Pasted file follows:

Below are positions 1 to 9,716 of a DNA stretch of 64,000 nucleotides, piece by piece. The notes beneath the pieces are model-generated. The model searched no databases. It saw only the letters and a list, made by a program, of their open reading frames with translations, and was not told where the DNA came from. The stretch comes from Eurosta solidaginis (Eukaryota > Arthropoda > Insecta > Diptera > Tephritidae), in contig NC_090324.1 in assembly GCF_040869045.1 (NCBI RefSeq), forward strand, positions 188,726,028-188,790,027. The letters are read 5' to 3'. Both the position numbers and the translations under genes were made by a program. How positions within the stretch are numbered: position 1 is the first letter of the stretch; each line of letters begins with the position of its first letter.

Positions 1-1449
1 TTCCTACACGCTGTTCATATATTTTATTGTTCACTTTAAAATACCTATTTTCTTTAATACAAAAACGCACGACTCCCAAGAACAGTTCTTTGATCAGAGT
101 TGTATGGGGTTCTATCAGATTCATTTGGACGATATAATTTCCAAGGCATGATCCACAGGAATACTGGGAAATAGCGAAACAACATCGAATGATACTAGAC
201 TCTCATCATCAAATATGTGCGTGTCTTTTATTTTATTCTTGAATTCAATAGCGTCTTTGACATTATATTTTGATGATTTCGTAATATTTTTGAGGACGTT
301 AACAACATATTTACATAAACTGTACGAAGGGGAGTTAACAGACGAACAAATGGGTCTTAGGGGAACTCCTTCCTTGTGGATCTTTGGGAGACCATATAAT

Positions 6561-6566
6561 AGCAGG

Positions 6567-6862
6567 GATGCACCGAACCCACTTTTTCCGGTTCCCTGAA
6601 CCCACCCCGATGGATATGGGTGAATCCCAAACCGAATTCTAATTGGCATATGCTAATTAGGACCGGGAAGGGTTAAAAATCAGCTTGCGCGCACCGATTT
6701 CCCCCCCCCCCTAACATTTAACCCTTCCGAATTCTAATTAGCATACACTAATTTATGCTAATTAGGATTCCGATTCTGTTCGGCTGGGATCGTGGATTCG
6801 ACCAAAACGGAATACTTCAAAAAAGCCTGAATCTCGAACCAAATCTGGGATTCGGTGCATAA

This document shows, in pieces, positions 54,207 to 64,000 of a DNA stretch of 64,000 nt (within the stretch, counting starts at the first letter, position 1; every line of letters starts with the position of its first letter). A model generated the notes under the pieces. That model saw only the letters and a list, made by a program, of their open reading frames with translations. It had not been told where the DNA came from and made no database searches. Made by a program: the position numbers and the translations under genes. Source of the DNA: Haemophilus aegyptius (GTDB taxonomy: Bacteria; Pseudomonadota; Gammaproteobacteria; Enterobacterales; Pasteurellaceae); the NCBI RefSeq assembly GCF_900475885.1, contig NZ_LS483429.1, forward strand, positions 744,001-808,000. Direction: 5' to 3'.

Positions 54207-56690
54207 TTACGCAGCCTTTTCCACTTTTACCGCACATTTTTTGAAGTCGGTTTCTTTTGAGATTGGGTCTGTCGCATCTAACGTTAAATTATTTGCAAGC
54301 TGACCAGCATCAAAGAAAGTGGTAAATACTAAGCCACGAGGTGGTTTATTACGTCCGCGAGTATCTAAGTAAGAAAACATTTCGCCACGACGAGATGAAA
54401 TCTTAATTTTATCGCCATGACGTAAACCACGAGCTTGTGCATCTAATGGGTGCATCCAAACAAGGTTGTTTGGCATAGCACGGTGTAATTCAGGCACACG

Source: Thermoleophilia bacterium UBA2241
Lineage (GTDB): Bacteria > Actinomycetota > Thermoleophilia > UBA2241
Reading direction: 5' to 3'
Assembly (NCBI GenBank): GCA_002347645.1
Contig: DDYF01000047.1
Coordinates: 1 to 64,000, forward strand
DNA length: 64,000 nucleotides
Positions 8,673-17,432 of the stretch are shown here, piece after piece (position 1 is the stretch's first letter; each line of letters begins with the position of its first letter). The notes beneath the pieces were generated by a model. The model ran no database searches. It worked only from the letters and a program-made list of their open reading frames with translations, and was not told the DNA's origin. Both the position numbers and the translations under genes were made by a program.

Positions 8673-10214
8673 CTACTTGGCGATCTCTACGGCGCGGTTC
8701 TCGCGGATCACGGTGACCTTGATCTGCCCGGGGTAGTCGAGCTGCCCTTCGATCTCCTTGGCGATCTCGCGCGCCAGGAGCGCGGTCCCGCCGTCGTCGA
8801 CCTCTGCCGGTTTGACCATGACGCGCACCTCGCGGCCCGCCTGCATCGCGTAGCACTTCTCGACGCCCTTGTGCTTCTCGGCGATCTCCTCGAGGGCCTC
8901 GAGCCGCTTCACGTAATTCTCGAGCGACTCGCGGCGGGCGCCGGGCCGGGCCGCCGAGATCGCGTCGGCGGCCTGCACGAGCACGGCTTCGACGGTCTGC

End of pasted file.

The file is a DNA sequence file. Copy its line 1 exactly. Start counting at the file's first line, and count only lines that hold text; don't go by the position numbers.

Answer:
Below are positions 1 to 9,716 of a DNA stretch of 64,000 nucleotides, piece by piece. The notes beneath the pieces are model-generated. The model searched no databases. It saw only the letters and a list, made by a program, of their open reading frames with translations, and was not told where the DNA came from. The stretch comes from Eurosta solidaginis (Eukaryota > Arthropoda > Insecta > Diptera > Tephritidae), in contig NC_090324.1 in assembly GCF_040869045.1 (NCBI RefSeq), forward strand, positions 188,726,028-188,790,027. The letters are read 5' to 3'. Both the position numbers and the translations under genes were made by a program. How positions within the stretch are numbered: position 1 is the first letter of the stretch; each line of letters begins with the position of its first letter.